DarkZeros DarkZeros - 1 year ago 67
Android Question

Strange behaviour of `const char *` storage in libraries .so files

I have a library that I use in Android, though I am quite sure the problem is not specific to Android.
This library contains a bunch of error codes I print to logcat, and all of them consist of a constant string.

if(...){ALOGE("Error in parameter XXXXXX");}
if(...){ALOGE("Error in parameter YYYYYY");}
if(...){ALOGE("Error in parameter ZZZZZZ");}

Today I noticed I have a big amount of data in my .rodata section (around 16kB). So I run a
strings mylib.so
and I got a bunch of those strings.

Error in parameter XXXXXX
Error in parameter YYYYYY
Error in parameter ZZZZZZ

I though, that with a small extra cost of printing (which should be fine, since these codes are rarely used), I could save a lot in space if I split the string in 2 parts. Then the compiler should do the job and group in a single string the common part. Since the compiler have a duplicated string removal optimization step (CLANG and GCC).

I did it this way: (I have MANY of these, but they all have a pattern like this, I know I should use a define (but this was a quick test))

if(...){ALOGE("Error in parameter %s","XXXXXX");}
if(...){ALOGE("Error in parameter %s","YYYYYY");}
if(...){ALOGE("Error in parameter %s","ZZZZZZ");}

What I found is that:

  1. The library is EXACTLY the same size.
    is now much smaller, but
    increased by almost the same amount. (a few bytes difference only)

  2. strings
    command prints now 1 time only the
    "Error in parameter %s"
    string, and the separated parts. So there is no string merging taking place.

  3. Does not seem to matter if I Compile in 32bits, 64bits, etc..

So, what is going on here? How can I fix? Any guidance? What is the compiler doing?

Extra data:

  • Compiler CLANG 4.9 (4.8 does same result).

  • Flags: -Os -fexceptions
    -std=c++11 -fvisivility=hidden


I created an online example test using GCC same results Online GCC


#include <stdio.h>
int main()
int a = rand()%7;
case 0: printf("Hello, %s!\n","Anna"); break;
case 1: printf("Hello, %s!\n","Bob"); break;
case 2: printf("Hello, %s!\n","Clark"); break;
case 3: printf("Hello, %s!\n","Danniel"); break;
case 4: printf("Hello, %s!\n","Edison"); break;
case 5: printf("Hello, %s!\n","Foo"); break;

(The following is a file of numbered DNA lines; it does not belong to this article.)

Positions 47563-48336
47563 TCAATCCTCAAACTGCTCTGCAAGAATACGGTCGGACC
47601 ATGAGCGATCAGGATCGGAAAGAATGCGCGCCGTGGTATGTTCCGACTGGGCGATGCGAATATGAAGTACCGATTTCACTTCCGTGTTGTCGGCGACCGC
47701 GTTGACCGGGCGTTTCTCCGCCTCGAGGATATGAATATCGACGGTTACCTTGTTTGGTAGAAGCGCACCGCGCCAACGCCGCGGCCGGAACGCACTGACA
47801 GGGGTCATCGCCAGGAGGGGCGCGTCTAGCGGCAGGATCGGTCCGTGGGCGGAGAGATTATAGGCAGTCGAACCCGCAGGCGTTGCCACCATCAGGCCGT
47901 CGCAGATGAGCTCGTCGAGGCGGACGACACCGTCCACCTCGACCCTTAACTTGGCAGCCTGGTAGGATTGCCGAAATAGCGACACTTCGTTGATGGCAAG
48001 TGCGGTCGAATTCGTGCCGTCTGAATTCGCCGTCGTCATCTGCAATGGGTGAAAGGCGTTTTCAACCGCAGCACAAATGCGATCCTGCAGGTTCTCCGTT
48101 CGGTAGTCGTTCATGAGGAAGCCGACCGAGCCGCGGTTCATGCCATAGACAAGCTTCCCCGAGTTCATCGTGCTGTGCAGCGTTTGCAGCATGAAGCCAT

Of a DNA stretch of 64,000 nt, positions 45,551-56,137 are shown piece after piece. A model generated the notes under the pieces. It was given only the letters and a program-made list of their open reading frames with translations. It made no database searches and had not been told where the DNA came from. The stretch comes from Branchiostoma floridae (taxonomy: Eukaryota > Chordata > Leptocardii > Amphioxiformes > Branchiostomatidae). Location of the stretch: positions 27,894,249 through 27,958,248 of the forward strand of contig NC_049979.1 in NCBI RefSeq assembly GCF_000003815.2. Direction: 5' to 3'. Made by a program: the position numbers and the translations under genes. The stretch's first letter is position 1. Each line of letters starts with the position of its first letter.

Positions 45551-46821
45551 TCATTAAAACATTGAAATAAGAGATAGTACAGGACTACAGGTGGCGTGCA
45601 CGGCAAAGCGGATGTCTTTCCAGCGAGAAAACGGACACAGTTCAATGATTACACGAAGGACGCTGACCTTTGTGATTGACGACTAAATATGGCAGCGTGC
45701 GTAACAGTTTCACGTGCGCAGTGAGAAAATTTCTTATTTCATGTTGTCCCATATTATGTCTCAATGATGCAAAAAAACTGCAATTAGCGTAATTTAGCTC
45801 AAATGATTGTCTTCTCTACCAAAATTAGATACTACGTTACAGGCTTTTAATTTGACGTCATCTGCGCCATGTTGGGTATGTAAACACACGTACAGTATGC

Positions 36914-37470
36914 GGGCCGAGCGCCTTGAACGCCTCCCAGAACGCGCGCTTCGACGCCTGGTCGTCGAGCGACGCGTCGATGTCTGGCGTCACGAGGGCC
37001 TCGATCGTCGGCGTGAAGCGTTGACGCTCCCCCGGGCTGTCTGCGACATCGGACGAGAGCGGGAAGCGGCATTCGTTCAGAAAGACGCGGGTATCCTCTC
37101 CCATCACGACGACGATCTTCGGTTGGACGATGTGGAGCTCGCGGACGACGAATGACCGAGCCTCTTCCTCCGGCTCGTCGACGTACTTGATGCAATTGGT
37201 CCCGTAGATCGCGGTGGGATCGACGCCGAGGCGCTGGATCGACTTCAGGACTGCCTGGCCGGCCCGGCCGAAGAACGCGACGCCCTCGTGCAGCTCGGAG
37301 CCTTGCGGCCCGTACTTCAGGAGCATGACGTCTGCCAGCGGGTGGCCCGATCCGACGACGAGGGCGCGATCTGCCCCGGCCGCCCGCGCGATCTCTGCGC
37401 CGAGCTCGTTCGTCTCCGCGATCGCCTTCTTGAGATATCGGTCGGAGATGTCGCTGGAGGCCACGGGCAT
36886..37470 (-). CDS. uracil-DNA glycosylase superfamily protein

case 6: printf("Hello, %s!\n","Garret"); break;
return 0;


#include <stdio.h>
int main()
int a = rand()%7;
case 0: printf("Hello, Anna!\n"); break;
case 1: printf("Hello, Bob!\n"); break;
case 2: printf("Hello, Clark!\n"); break;
case 3: printf("Hello, Danniel!\n"); break;
case 4: printf("Hello, Edison!\n"); break;
case 5: printf("Hello, Foo!\n"); break;
case 6: printf("Hello, Garret!\n"); break;
return 0;

Compiled with:

gcc -Os -o main main.c
gcc -Os -o main2 main2.c


-rwxr-xr-x 1 20446 20446 8560 Nov 16 11:43 main
-rw-r--r-- 1 20446 20446 478 Nov 16 11:41 main.c
-rwxr-xr-x 1 20446 20446 8560 Nov 16 11:42 main2
-rw-r--r-- 1 20446 20446 443 Nov 16 11:39 main2.c


strings main2 | grep "Hello"
Hello, Anna!
Hello, Bob!
Hello, Clark!
Hello, Danniel!
Hello, Edison!
Hello, Foo!
Hello, Garret!

strings main | grep "Hello"
Hello, %s!

Answer Source

All your expectations are fairly correct, but test cases are not sufficient to demonstrate the effect. First of all binary executable files have a notion of a "segment/section alignment" (or something like this). In brief it means that first bytes of different sections can be placed only at file offsets that are a multiples of some value (e.g. decimal 512). Unused space between sections is filled with zeros to meet this requirement. And all data that were provided by your test cases don't exhaust that padding and as result you can not feel real difference. Next - if you want to compare effect more clearly - you shouldn't link against startup code, i.e. you should build dynamic library with minimal number of references instead of regular executable.

Next, my test program. It differs a bit from your one. But not so conceptually.

#include <stdio.h>

#if defined(_SPLIT)
#define LOG(str) printf("Very very very loooo-o-o-o-o-o-o-ooooong prefix %s", str )
#elif defined(_NO_SPLIT)
#define LOG(str) printf("Very very very loooo-o-o-o-o-o-o-ooooong prefix " str )
#error "Don't know what you want."

int foo(void) {
    return 0;

Then, lets create dynamic libraries:

$ gcc --shared -fPIC -o t_no_split.so -D_NO_SPLIT test.c
$ gcc --shared -fPIC -o t_split.so -D_SPLIT test.c

And compare sizes:

-rwxr-xr-x  1 sysuser sysuser   12098 Nov 16 14:19 t_no_split.so
-rwxr-xr-x  1 sysuser sysuser    8002 Nov 16 14:19 t_split.so

IMO, there is really notable difference. And, being honest, I've not checked per-section sizes, but anyway you can do it by yourself.

Of course it doesn't mean that not splitted string use 12098 - 8002 bytes more than splitted ones. It just means that compiler / linker is obliged to use more space for t_no_split.so than for t_split.so. And this bloating is definitely caused by the difference in string sizes. Another interesting thing - splits even neutralize small bloating of machine code caused by passing a second argument to printf().

P.S. My machine is x64 Linux, GCC 4.8.4.

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